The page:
Melatonin offers hope for ADHD bedtime shut–eye

June 23, 2015
Melatonin offers hope for ADHD bedtime shut–eye
Researchers are seeking families of ADHD children for a sleep study

Sleep is vital to wellbeing, but children with attention deficit hyperactivity disorder (ADHD) often have trouble drifting off.

University of Queensland researchers are recruiting trial participants for a study investigating the effectiveness of the natural hormone on children with ADHD who are struggling to settle at bedtime.

UQ School of Medicine's Dr Jane Nikles said stimulant medication used to help ADHD symptoms could make worse.

Working with Lady Cilento Children's Hospital researchers, Dr Nikles is conducting an international study to assess the effectiveness of melatonin for individual children with ADHD who are taking stimulants and having trouble sleeping.

Dr Nikles said ADHD was a complex disorder involving difficulties with hyperactivity, concentration and attention.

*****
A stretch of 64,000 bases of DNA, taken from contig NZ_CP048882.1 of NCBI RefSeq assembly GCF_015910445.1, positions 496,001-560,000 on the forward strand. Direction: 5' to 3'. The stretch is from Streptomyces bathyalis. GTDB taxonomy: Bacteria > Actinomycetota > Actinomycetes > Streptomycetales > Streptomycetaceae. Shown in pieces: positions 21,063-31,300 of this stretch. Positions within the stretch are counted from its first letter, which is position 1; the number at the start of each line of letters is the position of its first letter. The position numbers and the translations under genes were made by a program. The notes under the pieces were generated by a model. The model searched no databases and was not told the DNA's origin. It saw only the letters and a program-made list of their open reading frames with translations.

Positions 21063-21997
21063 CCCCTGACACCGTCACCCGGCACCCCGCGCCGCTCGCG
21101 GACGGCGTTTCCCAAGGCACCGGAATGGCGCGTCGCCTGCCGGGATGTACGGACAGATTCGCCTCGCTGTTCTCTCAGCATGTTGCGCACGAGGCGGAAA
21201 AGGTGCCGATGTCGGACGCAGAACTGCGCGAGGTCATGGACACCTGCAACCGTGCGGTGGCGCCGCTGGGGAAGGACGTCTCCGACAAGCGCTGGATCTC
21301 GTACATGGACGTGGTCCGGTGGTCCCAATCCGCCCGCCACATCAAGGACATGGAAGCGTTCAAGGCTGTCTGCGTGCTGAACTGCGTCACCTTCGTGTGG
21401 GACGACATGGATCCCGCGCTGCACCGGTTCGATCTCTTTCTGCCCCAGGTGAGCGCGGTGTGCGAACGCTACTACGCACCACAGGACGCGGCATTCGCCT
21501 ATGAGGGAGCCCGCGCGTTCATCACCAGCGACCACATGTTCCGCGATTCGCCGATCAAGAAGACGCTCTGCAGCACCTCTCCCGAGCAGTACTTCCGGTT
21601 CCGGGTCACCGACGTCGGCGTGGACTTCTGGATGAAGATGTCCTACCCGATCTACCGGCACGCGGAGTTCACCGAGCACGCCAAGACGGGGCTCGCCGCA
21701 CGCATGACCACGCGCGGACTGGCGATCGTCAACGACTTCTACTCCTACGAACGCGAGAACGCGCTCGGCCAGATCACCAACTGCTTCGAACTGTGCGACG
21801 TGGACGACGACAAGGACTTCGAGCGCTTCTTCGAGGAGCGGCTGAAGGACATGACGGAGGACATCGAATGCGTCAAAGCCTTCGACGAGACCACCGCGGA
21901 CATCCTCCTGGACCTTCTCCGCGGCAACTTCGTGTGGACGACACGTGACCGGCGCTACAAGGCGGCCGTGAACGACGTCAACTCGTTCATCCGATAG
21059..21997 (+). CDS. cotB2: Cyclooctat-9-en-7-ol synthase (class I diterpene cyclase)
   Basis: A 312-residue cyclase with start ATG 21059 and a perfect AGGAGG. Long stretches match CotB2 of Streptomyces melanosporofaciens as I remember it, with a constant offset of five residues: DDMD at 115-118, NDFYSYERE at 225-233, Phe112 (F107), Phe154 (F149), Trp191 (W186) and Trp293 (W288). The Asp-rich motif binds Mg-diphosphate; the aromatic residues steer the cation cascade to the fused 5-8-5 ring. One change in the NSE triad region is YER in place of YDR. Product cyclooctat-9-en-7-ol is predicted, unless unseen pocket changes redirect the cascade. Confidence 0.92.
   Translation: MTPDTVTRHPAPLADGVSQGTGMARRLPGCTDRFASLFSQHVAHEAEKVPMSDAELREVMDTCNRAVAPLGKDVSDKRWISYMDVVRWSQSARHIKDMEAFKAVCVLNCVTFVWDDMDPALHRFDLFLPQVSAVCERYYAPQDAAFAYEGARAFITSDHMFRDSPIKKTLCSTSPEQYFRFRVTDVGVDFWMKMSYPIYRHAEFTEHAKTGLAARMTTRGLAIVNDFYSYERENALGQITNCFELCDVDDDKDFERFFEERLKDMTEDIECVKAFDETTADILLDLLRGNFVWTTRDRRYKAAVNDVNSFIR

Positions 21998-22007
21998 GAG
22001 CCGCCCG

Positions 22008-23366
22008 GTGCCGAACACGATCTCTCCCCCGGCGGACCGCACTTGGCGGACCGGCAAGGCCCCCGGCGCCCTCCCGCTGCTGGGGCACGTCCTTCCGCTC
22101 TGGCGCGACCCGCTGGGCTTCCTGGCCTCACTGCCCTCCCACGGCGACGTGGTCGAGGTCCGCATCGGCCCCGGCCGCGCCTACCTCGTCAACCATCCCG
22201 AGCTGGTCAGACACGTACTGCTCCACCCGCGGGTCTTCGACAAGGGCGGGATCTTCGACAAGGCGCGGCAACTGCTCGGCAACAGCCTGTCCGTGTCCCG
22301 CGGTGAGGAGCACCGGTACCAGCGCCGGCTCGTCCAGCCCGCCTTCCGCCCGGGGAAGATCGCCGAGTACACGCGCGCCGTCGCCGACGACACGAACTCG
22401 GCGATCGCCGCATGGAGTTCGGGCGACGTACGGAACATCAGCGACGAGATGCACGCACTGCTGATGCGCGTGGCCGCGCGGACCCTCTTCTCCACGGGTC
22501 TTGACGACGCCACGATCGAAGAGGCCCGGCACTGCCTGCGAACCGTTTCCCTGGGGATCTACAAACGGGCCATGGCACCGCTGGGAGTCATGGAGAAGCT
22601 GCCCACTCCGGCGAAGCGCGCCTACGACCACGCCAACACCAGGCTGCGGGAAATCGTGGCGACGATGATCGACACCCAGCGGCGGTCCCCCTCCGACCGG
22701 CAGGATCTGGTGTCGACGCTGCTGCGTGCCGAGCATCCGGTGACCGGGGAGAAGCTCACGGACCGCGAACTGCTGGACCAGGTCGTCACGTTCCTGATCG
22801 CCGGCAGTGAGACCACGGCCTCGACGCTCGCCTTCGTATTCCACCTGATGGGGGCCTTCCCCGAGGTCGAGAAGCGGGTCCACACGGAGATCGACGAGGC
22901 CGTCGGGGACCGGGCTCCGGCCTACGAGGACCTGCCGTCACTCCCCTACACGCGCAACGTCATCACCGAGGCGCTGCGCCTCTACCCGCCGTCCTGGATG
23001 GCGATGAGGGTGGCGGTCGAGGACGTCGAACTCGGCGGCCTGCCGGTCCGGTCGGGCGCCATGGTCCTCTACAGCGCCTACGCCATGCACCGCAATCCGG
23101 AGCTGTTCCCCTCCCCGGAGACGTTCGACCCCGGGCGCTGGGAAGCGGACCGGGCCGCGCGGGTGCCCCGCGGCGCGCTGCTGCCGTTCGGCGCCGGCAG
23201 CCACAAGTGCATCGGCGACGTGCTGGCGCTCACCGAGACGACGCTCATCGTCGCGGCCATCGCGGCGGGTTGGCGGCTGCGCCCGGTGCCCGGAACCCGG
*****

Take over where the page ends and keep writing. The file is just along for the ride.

"Children with ADHD often have difficulty settling down in the evening and this can be further complicated by the medications used to treat ADHD, including stimulants marketed as Ritalin and Dexamphetamine," Dr Nikles said.

"One of the best ways to see whether your child sleeps better with melatonin is by using a special individual medication effectiveness test.

"We are seeking participants aged between six and 17 years, who have a diagnosis of ADHD, are being treated with and are experiencing , particularly getting to sleep."

Children's sleeping activity would be monitored for two weeks in the trial's first phase, Dr Nikles said.

"At the end of the two weeks, your child will be given the medication, either melatonin or a placebo, in blocks of one week each, in random order, for six weeks.

"During the six weeks you will be asked to keep a sleep diary and complete some questionnaires, and your child will wear an activity watch to help measure their sleep activity."

"A detailed report about whether the melatonin worked for your will be given to your doctor to discuss with you, and to help in treatment planning," she said.

A referral from a GP or paediatrician is required for children to be involved in the international study.

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